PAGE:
Thursday, July 29, 2010
Following up on my prior posts:
Drinking and Driving: Taxpayer Allowed to Take Casualty Loss for Car He Wrecked, 80 CPA J. 50 (July 2010):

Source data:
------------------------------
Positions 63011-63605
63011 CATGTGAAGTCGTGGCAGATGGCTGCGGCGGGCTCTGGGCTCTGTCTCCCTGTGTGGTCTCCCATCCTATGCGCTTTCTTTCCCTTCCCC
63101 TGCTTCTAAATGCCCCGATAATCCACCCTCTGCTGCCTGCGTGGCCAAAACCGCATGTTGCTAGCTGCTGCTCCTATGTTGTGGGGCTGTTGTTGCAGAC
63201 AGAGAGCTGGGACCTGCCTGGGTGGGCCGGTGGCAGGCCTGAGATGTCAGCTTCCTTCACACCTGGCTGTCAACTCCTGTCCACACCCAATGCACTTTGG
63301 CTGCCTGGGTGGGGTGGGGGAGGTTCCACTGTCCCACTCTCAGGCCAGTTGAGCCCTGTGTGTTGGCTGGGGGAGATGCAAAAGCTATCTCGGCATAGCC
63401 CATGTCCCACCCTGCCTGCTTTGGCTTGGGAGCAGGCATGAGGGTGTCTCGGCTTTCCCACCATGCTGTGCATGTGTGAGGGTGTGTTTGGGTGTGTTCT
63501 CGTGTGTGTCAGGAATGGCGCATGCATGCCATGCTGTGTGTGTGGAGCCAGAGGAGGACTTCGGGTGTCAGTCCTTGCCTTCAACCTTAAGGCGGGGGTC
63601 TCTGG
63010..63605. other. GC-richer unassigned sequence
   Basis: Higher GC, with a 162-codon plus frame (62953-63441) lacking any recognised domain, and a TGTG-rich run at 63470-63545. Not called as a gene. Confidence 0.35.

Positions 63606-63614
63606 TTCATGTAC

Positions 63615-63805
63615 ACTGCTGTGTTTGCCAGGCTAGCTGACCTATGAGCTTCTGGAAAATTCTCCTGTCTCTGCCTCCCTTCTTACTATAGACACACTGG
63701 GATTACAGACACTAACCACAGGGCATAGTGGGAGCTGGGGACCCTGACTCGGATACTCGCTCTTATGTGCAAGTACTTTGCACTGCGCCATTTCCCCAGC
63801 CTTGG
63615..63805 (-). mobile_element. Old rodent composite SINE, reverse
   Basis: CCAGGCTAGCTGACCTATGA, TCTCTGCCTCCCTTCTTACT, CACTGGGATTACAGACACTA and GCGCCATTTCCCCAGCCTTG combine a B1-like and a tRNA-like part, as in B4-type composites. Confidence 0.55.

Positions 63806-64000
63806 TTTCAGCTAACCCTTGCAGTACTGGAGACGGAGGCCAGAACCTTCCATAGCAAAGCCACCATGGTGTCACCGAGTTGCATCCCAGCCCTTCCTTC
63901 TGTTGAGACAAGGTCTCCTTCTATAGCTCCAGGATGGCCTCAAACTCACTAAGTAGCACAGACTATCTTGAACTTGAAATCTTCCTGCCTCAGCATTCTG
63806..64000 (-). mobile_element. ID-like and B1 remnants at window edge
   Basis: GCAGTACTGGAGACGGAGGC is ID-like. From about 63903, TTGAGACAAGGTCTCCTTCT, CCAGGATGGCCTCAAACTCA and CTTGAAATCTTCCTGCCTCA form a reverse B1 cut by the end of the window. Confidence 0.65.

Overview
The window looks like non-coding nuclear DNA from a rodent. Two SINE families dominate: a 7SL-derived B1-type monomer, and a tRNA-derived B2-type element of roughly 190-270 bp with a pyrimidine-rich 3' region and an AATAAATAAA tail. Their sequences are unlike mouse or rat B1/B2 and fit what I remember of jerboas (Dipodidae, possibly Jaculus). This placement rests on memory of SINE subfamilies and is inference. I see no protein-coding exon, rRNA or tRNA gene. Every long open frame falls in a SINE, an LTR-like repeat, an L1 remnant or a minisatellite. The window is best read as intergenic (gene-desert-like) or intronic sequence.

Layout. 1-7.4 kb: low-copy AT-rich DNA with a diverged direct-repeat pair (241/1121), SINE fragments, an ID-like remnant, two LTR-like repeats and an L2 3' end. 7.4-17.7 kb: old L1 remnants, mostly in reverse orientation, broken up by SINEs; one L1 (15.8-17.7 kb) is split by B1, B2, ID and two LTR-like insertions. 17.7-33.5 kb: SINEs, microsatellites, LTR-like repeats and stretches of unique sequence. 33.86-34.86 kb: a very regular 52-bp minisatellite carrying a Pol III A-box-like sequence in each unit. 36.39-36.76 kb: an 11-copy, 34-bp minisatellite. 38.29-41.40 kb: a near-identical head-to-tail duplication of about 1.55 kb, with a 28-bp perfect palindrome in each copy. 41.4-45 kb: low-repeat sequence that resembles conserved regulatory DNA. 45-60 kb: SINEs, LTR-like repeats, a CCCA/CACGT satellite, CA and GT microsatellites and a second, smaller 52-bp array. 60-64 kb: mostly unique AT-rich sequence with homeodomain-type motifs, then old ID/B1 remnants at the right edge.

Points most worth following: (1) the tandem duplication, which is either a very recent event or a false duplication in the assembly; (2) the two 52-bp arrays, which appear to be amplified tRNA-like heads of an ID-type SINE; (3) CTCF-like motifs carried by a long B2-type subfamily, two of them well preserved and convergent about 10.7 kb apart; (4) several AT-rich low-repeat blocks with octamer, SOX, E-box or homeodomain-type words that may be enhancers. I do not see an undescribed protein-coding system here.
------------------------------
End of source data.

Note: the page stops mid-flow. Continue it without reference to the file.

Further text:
A recent controversial Tax Court case, [Rohrs v. Commissioner, T.C. Summ. Op. 2009-190 (Dec. 10, 2009)], dealt with the question of whether a person who is driving under the influence may in some circumstances be entitled to take a casualty loss deduction for damages resulting to his motor vehicle. Section 165(a) allows a deduction for losses not compensated by insurance or otherwise. Generally, damages to a motor vehicle may not be the subject of a casualty loss when the damage is due to a willful act or willful negligence, under Reg. § 1.165 -7(a)(3). But is driving a motor vehicle while only slightly intoxicated considered willful negligence by the Tax Court? It certainly is considered willful by the IRS and most public commentators on the case, and this was the issue dealt with by the Tax Court. ...The case has generated several critical comments: Arden Dale (Tax Court Lets DUI Driver Write Off Car Damage, Wall Street Journal, Dec. 16, 2009) quoted Paul L. Caron, professor of law at the University of Cincinnati and author of the popular TaxProf Blog as saying he found it hard to believe that a court "in this day and age would treat someone driving under the influence of alcohol as not engaged in a 'willful act or willful negligence' under the tax code." The authors could not sum up the case any better. It is certain that comparative casualty loss deductions will be claimed in the future as a result of the Tax Court's decision. The authors hope the IRS will quickly publish regulations that clearly define willful negligence.